So if you haven't heard, science is in a bit of a crisis right now. There's a growing replication crisis as previously accepted truths are falling apart one by one. This is particularly true in psychology as well as medicine (although that might have more to do with financial conflicts of interest).
For example, apparently the famous Stanford Prison Experiment, where those playing the guards brutally mistreated those playing the prisoners, was something close to academic fraud. Not only has it failed to be replicated, but Philip Zimbardo, the man who ran the original study, actually coached the "guards" to be cruel. According to Ben Blum's expose,
"Once the simulation got underway, Jaffe explicitly corrected guards who weren’t acting tough enough, fostering exactly the pathological behavior that Zimbardo would later claim had arisen organically."
James Heathers has a great thread on the list of either debunked concepts that had previously been accepted as true, or concepts that have been thrown into question:
The list includes:
- Social Priming
- "The Robber's Cave"
- The Stanford Marshmallow Test
- Ego Depletion
- Power Posing
- The aforementioned Stanford Prison Experiment (Stanford has really been getting rocked lately)
- The Facial Feedback Hypothesis
- Newborns can imitate
- Pretty much everything about the hormone Oxytocin
- The Blocking Effect
- Stereotype Thread
- Universal Facial Emotion
- And obviously, precognition
Some of the problem has to do with it being much harder to publish a paper that shows no result than one that shows a positive result. Who wants to read proof that some hypothesis isn't true? Or who cares if something turns out to not be a problem. A lot of these studies go unpublished and thereby distort the literature on the subject. Especially since the media will jump on the studies that show a big result or a big problem.
This is called "the file drawer problem." Perhaps if I get rich enough, I'll try to start an academic journal solely dedicated to papers in any field that showed no result or that a hypothesis was false. What academic would do a bunch of work on a subject and then turn down the opportunity to at least get published somewhere? That way, at least there will be a record of dissent when someone tries to publish something with an outlandish result.
That being said, I must note that I find this all to be a little tragic. I really like the idea behind the Stanford Marshmallow Test (that deferral of gratification is key to success) and ego depletion (that we literally run out of willpower if we use it too much). The former is still true (it just has more to do with the environment one grows up in or perhaps genetics, not a learned habit) and the latter may be true, but not to the degree once thought. But I really liked those concepts. It's sad to see them go, or at least be greatly diminished.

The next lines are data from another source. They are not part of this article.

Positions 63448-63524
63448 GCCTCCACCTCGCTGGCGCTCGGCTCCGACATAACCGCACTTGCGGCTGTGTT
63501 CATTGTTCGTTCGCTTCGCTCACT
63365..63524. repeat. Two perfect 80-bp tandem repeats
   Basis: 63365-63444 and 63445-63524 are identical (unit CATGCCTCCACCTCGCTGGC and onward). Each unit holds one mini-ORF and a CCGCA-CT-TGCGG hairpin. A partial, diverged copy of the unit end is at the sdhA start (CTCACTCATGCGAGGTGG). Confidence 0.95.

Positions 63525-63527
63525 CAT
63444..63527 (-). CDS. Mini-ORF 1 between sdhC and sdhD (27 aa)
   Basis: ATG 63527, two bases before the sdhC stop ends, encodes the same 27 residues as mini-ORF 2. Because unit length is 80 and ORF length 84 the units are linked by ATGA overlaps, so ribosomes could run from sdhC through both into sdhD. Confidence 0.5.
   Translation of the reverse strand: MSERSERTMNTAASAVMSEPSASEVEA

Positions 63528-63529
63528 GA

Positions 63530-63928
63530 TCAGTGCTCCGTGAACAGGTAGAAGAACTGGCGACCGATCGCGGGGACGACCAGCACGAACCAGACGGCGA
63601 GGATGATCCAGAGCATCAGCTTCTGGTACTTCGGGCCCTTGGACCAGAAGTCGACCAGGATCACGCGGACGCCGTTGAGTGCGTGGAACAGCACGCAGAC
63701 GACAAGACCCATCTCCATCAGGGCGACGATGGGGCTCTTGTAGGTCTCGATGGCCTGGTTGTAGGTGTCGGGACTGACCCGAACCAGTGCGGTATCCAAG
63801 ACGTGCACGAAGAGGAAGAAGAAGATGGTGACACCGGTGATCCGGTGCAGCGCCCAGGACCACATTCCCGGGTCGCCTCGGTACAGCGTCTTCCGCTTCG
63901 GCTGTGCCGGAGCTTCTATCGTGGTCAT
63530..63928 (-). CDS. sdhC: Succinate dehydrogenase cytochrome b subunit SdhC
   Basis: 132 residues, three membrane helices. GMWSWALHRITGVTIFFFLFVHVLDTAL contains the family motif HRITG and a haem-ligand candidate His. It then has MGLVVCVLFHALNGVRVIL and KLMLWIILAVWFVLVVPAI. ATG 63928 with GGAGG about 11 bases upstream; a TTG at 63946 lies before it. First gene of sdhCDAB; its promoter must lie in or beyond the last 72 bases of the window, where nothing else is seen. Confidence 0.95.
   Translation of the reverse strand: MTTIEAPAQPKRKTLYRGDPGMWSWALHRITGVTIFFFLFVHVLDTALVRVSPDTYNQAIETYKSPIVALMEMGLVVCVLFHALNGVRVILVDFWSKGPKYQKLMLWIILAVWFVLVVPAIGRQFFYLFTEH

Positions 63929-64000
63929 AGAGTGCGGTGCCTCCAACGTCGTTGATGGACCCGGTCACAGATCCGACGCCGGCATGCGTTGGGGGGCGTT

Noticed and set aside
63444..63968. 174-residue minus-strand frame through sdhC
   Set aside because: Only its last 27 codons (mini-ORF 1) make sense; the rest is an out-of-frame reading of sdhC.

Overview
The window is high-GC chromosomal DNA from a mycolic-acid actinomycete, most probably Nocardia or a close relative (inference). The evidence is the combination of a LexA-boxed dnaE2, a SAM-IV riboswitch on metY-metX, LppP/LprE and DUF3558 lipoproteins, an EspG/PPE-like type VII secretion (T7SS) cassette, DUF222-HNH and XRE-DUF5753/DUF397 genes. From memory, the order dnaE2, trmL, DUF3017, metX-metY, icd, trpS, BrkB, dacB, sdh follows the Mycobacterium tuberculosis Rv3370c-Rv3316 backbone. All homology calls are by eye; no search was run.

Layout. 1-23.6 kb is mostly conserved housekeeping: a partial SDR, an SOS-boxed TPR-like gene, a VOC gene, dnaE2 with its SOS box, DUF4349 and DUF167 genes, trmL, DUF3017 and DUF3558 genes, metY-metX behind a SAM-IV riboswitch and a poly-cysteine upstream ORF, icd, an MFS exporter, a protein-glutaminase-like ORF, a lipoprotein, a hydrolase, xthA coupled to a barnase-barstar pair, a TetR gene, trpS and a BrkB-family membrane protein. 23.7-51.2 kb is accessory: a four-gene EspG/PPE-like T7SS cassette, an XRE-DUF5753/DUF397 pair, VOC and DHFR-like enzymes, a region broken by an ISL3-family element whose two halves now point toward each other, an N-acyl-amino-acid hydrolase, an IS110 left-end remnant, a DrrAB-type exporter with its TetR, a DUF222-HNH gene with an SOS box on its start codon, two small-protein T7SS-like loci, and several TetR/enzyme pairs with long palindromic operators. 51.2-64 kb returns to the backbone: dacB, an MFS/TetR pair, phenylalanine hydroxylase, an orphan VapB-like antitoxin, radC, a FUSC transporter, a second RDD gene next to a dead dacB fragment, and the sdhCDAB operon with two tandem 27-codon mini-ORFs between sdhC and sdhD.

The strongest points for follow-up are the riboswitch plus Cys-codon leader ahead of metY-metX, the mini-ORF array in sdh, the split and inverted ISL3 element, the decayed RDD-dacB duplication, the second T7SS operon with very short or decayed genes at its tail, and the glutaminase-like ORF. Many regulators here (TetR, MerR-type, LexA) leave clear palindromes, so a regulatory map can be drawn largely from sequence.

The following is a Graduate paper I wrote on 3D printing on a very interesting subject I have repurposed for this site. The project was to evaluate and critique a segment of the show How it was Made. I chose 3D printers, which could revolutionize the world we live in.
How 3D Printers Are Made
The 3D printers highlighted on the show works as follows:
One of the most interesting things about the manufacturer How it is Made chose to highlight is how most of the parts used to build the 3D printer (over 40) were actually printed by the 3D printer itself. The process works as follows:
The printer is then ready to operate. For a two toned printer, two filament reels are installed into a double extruder head.
Analysis and Critique
The episode did a great job of showing how a 3D printer is put together as well as what kind of figurines it can design. The step-by-step process it walked the viewer through was easy to follow and engaging, especially given almost all the parts in the 3D printer were printed by a 3D printer itself.
That being said, the program only devoted approximately six minutes to this segment and it brought to mind several significant questions that went unanswered.
The first major blind spot was the software side of the equation. A digital printer obviously requires a three-dimensional, rendered blueprint to guide the printer. None of the software requirements nor the program used were discussed other than in a passing reference.